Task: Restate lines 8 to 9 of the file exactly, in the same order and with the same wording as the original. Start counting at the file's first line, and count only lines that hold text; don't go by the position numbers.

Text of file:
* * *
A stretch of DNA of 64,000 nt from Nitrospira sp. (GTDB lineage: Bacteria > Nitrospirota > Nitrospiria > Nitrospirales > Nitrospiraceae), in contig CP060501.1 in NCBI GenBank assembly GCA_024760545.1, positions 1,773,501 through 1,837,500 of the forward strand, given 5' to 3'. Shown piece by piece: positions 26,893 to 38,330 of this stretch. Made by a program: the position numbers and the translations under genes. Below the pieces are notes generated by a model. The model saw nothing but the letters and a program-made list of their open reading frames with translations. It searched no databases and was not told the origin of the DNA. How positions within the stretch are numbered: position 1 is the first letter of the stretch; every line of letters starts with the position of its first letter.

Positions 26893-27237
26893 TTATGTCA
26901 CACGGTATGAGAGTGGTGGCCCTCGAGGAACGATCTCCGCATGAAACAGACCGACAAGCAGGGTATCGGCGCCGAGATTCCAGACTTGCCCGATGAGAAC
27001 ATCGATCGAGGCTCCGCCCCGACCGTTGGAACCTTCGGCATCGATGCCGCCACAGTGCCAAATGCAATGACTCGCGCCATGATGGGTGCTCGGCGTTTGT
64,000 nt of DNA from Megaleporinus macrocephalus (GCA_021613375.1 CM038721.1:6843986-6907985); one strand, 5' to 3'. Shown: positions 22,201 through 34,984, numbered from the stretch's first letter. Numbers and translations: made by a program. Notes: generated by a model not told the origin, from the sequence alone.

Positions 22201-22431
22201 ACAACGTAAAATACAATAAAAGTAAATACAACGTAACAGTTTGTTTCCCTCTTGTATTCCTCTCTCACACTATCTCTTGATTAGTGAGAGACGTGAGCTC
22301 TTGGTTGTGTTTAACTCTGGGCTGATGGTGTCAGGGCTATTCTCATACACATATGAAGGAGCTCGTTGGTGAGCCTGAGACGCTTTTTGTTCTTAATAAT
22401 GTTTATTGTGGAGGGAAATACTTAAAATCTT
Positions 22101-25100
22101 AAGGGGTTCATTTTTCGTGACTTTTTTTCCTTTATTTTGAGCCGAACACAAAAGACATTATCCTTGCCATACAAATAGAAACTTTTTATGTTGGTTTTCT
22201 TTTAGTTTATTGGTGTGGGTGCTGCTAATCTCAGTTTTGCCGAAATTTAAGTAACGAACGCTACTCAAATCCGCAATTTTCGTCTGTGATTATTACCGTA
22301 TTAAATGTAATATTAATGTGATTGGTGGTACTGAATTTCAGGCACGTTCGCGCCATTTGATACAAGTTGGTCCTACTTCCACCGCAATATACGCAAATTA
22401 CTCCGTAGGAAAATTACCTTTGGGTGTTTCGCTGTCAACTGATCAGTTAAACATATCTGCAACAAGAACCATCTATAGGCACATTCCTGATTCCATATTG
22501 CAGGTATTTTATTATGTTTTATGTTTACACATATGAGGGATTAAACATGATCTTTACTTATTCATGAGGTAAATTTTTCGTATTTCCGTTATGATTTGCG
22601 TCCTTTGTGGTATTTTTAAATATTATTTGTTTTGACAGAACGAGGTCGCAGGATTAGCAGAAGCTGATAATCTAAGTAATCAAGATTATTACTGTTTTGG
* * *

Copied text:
22201 ACAACGTAAAATACAATAAAAGTAAATACAACGTAACAGTTTGTTTCCCTCTTGTATTCCTCTCTCACACTATCTCTTGATTAGTGAGAGACGTGAGCTC
22301 TTGGTTGTGTTTAACTCTGGGCTGATGGTGTCAGGGCTATTCTCATACACATATGAAGGAGCTCGTTGGTGAGCCTGAGACGCTTTTTGTTCTTAATAAT